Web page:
Bizarre Bazaars | Shopping in Kyrgyzstan
Going to the store and shopping are no longer the same thing. The bazaar is an experience for every sense, including the sense of connection.
Osh bazaar, Ortosai bazaar, Alameddin bazaar, Town bazaar, Dordoi bazaar… Every corner of Bishkek has its place to shop, and every town in Kyrgyzstan has its central market, either open every day or exploding into an empty lot once a week.
Like many places, Kyrgyz markets are ablaze with colors and sounds. Often overwhelming to a first-time visitor, all senses can be inundated with the abundance of available goods. It seems strange that so many shops can offer exactly the same thing, but gradually it becomes evident that each place seems to have its unique distinction. Bread from one place may have a slightly different texture than bread at another. The fruit from one stand always seems to be fresher, or the prices on almonds a little less from this other seller.
With time, my favorite lady for homemade feta cheese and yogurt starts to give me a discount. She speaks slow, friendly Russian, asking about my family and work. I make sure to stop and chat with the woman who sold me my blankets when I first arrived, even if I don’t need to buy anything. The industriously creative baker at the heart of the market is irresistible - there is always space in my bag for something from her. And as I pass his stall, the honey man remembers me from my visit a month ago!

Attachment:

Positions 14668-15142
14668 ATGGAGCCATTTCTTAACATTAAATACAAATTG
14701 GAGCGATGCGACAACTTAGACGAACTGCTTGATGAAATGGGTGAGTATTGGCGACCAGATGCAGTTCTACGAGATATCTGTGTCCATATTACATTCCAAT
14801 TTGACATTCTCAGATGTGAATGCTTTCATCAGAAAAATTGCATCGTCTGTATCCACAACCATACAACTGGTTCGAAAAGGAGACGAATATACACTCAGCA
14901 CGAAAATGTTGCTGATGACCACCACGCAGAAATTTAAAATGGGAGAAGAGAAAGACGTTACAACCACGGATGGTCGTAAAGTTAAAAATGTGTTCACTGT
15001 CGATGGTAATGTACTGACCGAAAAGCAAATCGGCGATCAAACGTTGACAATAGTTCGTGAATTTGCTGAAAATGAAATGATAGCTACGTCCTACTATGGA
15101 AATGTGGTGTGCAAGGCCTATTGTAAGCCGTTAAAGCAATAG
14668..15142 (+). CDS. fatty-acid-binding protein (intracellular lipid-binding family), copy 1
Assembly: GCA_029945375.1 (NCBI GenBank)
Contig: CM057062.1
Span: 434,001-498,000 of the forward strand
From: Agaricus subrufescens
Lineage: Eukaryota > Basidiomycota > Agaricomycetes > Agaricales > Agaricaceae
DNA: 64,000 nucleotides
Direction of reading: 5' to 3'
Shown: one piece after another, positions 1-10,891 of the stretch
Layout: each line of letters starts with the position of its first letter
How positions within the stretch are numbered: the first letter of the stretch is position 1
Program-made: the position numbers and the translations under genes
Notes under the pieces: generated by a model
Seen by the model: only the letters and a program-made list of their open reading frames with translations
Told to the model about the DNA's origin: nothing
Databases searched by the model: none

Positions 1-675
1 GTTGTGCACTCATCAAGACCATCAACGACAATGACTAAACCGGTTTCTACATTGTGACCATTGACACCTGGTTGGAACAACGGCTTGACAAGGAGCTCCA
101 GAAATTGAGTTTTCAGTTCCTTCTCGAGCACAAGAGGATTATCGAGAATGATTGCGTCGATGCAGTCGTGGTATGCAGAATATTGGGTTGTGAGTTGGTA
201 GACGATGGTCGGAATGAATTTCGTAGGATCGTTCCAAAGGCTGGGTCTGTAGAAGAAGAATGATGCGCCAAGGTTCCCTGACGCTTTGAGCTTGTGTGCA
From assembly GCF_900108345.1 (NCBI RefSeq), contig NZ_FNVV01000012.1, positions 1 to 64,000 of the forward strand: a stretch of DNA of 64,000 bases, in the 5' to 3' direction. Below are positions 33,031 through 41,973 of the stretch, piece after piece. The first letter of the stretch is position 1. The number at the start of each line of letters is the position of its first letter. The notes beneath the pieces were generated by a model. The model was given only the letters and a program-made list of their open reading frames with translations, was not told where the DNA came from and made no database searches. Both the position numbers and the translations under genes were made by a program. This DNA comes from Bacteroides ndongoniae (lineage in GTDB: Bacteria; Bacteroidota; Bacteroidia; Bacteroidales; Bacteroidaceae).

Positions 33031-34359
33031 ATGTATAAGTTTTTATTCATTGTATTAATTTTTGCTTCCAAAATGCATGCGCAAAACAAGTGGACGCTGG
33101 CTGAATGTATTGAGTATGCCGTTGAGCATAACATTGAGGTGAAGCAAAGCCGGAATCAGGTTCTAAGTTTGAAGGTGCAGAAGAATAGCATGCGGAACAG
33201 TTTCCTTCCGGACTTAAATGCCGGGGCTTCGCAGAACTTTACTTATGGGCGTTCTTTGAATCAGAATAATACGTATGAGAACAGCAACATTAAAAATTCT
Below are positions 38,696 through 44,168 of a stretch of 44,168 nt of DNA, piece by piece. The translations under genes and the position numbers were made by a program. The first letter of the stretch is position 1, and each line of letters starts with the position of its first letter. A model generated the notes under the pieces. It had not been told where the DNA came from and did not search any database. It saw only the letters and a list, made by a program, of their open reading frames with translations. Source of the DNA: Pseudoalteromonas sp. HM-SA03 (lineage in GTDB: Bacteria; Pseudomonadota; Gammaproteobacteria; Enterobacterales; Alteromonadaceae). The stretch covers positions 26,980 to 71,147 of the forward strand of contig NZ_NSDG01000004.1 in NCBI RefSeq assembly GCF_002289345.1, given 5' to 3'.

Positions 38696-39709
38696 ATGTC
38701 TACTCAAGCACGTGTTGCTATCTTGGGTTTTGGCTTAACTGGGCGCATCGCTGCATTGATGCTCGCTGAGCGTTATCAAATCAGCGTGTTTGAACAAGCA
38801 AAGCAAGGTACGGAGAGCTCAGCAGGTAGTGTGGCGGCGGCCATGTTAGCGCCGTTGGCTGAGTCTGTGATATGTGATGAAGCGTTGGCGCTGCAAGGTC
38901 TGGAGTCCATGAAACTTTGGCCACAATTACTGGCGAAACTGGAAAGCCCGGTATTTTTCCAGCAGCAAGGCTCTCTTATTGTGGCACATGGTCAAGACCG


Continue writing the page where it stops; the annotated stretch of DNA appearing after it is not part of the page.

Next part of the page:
Shopping at the grocery stores seems lifeless in comparison to the banter, camaraderie, and relationship of the market. Plus, it has become so easy to do my shopping without accruing any extra bags! I reuse the small veggie bags to contain goods for weighing, then stuff everything into reusable bags. A seller's patience with my adamance on this practice contribute significantly to the likelihood that I will return to them!
Understandably, the apprehension of busy, narrow aisles and the challenge of language can be dissuading for visitors to these bustling markets. At the end of the visit, however, it is almost a guarantee that you’ll feel fuller - bursting with connection, confidence, and perhaps a few delicious treats that were too enticing to pass up as they passed you by.
-by Ruby Mitchell, Online Content Editor @ WLTC
Pastries and Baked Goods
Kyrgyz culture has a sweet tooth, it's undeniable. Holidays, weekends, and Tuesday mornings are all perfectly good reasons to celebrate... something. Tantalizing treats are also a feast for the eyes while at the market!
What $3 Can Buy
A loaf of whole wheat bread, three glorious tomatoes, a bowl of plums, a pile of cucumbers, a pint or two of strawberries, a handful of apricots, and a lemon. Summer produce in Kyrgyzstan is unmatched for quality, quantity, or price!
Dried Herbs and Teas
All summer long, the mountain slopes are teeming in vegetation. Many Kyrgyz women possess the knowledge and industriousness for collecting, labeling, and selling these herbs at the market. Often there is a small line, waiting to discuss and deliberate about best herbal remedies for mild ailments and complaints.
In the spring of 2018, I went to Alameddin bazaar and discovered a charming little table of seeds, each stowed in an old cloth bag, all signs handwritten in printed Russian letters. An older man stood nearby, shy but knowledgeable. As he lifted handfuls of each seed, it seemed that his hands and those seeds were deeply acquainted, like old and dear friends.
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